The Pentagon deserves the criticism. Nearly 30 years ago, Congress asked the Pentagon to complete an audit that could show military leaders knew where our money was going. This year, the Pentagon finally delivered a result: After waiting nearly 30 years, the Pentagon failed its first-ever audit.
Even more disturbing is that Pentagon leaders aren’t the least bit disturbed about this. Deputy Defense Secretary Patrick Shanahan, the number two official at the Pentagon, told reporters, “We failed the audit, but we never expected to pass it.”
If there’s one thing that could get Pentagon leadership’s attention, it would be requiring them to pass an audit before they get one more dollar from public coffers.
There’s every reason for Pentagon leaders from Secretary of Defense Jim Mattis on down to be ashamed of this result.
Every other major government agency has completed and passed an audit during that time, often many times. If the Pentagon doesn’t know where its money is going, how can they assure us it’s being put to good use? With a Pentagon budget of $647 billion this year — not even counting war costs — the potential for waste and fraud is sky-high.
We know about a lot of examples of waste — Grassley cited a $14,000 toilet seat as a picture-perfect example — but there are no doubt countless more that we don’t know about. This is nobody’s idea of good management.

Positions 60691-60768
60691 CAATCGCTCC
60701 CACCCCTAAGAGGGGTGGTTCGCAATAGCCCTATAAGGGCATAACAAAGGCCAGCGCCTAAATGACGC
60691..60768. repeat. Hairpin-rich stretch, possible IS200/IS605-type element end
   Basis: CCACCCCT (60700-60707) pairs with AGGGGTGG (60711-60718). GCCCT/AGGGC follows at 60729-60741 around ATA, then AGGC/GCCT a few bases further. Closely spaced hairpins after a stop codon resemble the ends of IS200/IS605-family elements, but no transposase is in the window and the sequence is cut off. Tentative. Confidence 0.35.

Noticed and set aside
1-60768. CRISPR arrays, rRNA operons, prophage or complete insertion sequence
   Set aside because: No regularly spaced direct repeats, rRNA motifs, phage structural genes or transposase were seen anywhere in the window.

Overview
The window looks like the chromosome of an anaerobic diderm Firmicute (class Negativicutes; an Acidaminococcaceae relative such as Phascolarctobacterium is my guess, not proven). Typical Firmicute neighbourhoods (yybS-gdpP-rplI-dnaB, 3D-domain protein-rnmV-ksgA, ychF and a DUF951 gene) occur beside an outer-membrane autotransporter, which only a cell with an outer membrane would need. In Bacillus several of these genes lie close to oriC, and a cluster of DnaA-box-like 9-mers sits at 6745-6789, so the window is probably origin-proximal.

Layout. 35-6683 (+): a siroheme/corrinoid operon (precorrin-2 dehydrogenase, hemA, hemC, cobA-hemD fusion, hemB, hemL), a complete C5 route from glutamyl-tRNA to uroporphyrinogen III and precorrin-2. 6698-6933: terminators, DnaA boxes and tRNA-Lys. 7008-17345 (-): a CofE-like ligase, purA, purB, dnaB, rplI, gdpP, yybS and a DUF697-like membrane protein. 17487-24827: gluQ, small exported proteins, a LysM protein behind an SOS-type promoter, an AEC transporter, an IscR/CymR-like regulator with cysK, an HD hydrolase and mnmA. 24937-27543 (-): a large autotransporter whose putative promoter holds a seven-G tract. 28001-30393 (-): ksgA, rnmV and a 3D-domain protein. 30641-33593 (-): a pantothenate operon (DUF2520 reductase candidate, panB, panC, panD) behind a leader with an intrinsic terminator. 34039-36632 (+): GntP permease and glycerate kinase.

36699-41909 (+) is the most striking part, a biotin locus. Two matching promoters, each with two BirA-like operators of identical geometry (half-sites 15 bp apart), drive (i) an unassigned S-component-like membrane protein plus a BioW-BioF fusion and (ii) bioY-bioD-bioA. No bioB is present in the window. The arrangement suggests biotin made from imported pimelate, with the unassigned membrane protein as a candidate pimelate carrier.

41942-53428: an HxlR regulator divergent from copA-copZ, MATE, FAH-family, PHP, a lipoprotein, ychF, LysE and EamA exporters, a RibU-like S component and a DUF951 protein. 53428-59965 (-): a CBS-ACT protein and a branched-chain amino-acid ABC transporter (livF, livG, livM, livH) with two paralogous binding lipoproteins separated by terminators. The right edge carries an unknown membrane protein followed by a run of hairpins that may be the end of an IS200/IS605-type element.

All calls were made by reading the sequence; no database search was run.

Grassley suggests that Pentagon leaders need to step up and earn the trust we give them. But if they haven’t done it in 30 years, what’s going to change now?
Pentagon leaders haven’t seen any consequences from their disregard for our nation’s budget. If there’s one thing that could get Pentagon leadership’s attention, it would be requiring them to pass an audit before they get one more dollar from public coffers.
Instead, the opposite seems to be happening. Congress keeps rewarding the Pentagon with ever-bigger budgets. The U.S. military budget is more than $200 billion higher than it was 30 years ago.
And it continues. Less than a week after calling our current Pentagon budget “crazy,” President Trump agreed with military leaders that we need an even larger military budget. And just one day before the failed audit was announced, a committee tasked by Congress announced that the nation needs an almost $1 trillion military budget by 2024.
If we keep going this way, we’re going to waste precious resources that could be used any number of other ways: creating jobs, fighting the opioid epidemic, building a health care system that works for all of us, fixing our crumbling roads and bridges, etc.
Until they can show they know what they’re doing, the Pentagon should be cut off from further increases so we can focus resources elsewhere.
So, if most of the news seems too dicey to talk about over stale Christmas cookies, try the Pentagon’s failed audit. You might be surprised who you’ll agree with.
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Lindsay Koshgarian is Research Director at the National Priorities Project.
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"The master class has always declared the wars; the subject class has always fought the battles. The master class has had all to gain and nothing to lose, while the subject class has had nothing to gain and everything to lose--especially their lives." Eugene Victor Debs